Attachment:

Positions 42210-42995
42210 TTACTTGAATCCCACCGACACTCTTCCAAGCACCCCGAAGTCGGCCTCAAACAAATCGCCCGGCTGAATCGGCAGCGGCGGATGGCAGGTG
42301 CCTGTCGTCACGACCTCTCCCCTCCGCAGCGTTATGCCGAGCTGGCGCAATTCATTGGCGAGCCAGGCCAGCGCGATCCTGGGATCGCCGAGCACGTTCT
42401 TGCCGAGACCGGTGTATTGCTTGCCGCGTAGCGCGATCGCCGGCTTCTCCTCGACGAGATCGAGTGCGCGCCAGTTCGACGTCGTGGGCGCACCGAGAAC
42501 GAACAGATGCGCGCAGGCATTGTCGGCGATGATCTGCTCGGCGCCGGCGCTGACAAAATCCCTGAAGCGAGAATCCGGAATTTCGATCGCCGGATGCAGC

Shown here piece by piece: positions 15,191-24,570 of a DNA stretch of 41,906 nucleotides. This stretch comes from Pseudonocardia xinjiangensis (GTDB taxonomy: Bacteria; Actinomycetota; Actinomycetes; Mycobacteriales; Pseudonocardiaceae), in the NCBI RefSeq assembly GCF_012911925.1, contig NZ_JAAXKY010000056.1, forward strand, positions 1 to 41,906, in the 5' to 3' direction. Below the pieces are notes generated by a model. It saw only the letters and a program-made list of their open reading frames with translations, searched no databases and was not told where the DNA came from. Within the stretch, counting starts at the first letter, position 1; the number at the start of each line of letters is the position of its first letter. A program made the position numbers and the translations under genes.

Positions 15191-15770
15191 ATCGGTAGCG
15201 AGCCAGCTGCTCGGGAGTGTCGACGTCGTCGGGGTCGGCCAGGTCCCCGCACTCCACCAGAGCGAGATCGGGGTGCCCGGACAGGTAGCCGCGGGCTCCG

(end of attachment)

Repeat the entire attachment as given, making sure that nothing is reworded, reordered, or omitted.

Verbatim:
Positions 42210-42995
42210 TTACTTGAATCCCACCGACACTCTTCCAAGCACCCCGAAGTCGGCCTCAAACAAATCGCCCGGCTGAATCGGCAGCGGCGGATGGCAGGTG
42301 CCTGTCGTCACGACCTCTCCCCTCCGCAGCGTTATGCCGAGCTGGCGCAATTCATTGGCGAGCCAGGCCAGCGCGATCCTGGGATCGCCGAGCACGTTCT
42401 TGCCGAGACCGGTGTATTGCTTGCCGCGTAGCGCGATCGCCGGCTTCTCCTCGACGAGATCGAGTGCGCGCCAGTTCGACGTCGTGGGCGCACCGAGAAC
42501 GAACAGATGCGCGCAGGCATTGTCGGCGATGATCTGCTCGGCGCCGGCGCTGACAAAATCCCTGAAGCGAGAATCCGGAATTTCGATCGCCGGATGCAGC

Shown here piece by piece: positions 15,191-24,570 of a DNA stretch of 41,906 nucleotides. This stretch comes from Pseudonocardia xinjiangensis (GTDB taxonomy: Bacteria; Actinomycetota; Actinomycetes; Mycobacteriales; Pseudonocardiaceae), in the NCBI RefSeq assembly GCF_012911925.1, contig NZ_JAAXKY010000056.1, forward strand, positions 1 to 41,906, in the 5' to 3' direction. Below the pieces are notes generated by a model. It saw only the letters and a program-made list of their open reading frames with translations, searched no databases and was not told where the DNA came from. Within the stretch, counting starts at the first letter, position 1; the number at the start of each line of letters is the position of its first letter. A program made the position numbers and the translations under genes.

Positions 15191-15770
15191 ATCGGTAGCG
15201 AGCCAGCTGCTCGGGAGTGTCGACGTCGTCGGGGTCGGCCAGGTCCCCGCACTCCACCAGAGCGAGATCGGGGTGCCCGGACAGGTAGCCGCGGGCTCCG